purple jacket lady

Written by Cara Sexton

A wife, mom, foster parent, writer, and Jesus girl, trying to live out loud with as much grace and gusto as I can. Visit me at WhimsySmitten.com

January 25, 2012

anxiety

I was at the drug store yesterday, in line for a prescription, and a woman in a purple jacket melted down…. just… went to pieces right there in the prescription line.

“I can’t DO THIS ANYMORE!”

She screamed at the stunned cashier, who blinked quickly while everyone stood there staring, watching Purple Jacket Lady hurtle her backpack into a shelf full of laxatives and antihistamines.

“I can’t wait for OVER AN HOUR HERE ANYMORE!”

She screamed guttural and clawed at her blotching cheeks.

“I AM NOT GOING TO DO THIS! I AM NOT GOING TO DO THIS WITH YOU PEOPLE ANYMORE!”

It was an explosively loud scene – the flying plastic bottles bouncing and clacking across the concrete floor, then the groans and sobs of the woman, now heaped into a howling purple orb on the waiting bench.

I know how she feels, I thought, looking at the other stunned and wide-eyed patrons. We all do.

And a silence hushed over the entire place, like the moment before an earthquake, a creepy deadness present in the usually-bustling drugstore, as though someone pushed the pause button. Cashiers and customers and pharmacy technicians all frozen in place, deer-in-headlights style, looking back and forth at one another in a telepathic plea for what exactly we were supposed to do in a situation like this.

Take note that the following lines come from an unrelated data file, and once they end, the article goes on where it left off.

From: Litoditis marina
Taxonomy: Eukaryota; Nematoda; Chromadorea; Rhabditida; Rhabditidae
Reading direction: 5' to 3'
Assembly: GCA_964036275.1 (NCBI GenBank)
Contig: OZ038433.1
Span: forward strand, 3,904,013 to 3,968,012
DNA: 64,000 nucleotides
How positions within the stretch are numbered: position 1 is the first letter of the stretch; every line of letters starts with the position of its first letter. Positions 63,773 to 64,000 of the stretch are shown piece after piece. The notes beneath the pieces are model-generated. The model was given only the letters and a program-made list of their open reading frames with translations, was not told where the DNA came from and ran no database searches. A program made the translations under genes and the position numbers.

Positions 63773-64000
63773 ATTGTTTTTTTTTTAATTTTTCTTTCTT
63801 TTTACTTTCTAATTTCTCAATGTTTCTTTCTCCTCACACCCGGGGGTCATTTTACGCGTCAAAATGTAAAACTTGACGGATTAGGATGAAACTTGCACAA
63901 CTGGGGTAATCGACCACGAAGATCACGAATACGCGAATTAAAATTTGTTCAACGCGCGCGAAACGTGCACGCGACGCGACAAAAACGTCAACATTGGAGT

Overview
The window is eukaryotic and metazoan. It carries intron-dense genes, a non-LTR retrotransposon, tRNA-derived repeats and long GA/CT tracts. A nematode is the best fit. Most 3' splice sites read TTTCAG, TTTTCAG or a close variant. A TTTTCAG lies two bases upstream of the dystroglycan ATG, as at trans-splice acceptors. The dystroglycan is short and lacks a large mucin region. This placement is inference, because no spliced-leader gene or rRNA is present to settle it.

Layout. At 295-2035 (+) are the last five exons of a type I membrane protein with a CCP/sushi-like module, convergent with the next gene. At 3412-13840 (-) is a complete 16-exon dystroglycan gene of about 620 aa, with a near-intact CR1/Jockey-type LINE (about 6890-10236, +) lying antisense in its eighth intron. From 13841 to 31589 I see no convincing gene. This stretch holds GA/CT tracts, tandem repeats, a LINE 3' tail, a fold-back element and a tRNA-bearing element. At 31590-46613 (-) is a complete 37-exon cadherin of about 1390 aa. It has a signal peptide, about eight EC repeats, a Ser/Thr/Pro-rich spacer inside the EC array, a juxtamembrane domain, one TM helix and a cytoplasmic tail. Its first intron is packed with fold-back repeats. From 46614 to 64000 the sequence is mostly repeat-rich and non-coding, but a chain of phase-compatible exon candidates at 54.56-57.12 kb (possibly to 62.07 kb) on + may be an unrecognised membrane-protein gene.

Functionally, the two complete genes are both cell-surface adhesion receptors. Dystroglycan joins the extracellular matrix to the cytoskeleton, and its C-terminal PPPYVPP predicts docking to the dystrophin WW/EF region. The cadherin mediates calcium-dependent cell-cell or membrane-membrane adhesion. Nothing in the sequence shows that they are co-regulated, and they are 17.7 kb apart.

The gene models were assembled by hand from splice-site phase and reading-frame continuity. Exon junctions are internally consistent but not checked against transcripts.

There is no protocol for dealing with madness, be it our own or that of a stranger in a purple jacket, but in a time like this, I usually just pray like hell.

A few silent seconds passed until a phone rang and the cashier called, “Next!” and everyone shuffled their feet back to their original positions, forgetting… ignoring the woman still heaped in a pile of sobs and lunacy.

Go to her. Notice her. Do something.

My chest fluttered and at once, I was completely appalled at how drastically she was being ignored, this woman, so obviously in need of some compassion in her breakdown moment and also paralyzed by the normalcy with which we all carried about our business, the risk of side-stepping the unknown and locking eyes with injustice, even when the kids are in the car and this wasn’t really part of the plan, today.

And I’d like to tell you that I’m the kind of woman who scurried over to her and put my arms around her and laid hands on her in prayer right there on the drugstore bench, like Beth Moore telling the story of asking for the privilege to brush an old man’s hair, a complete stranger, on an airport layover.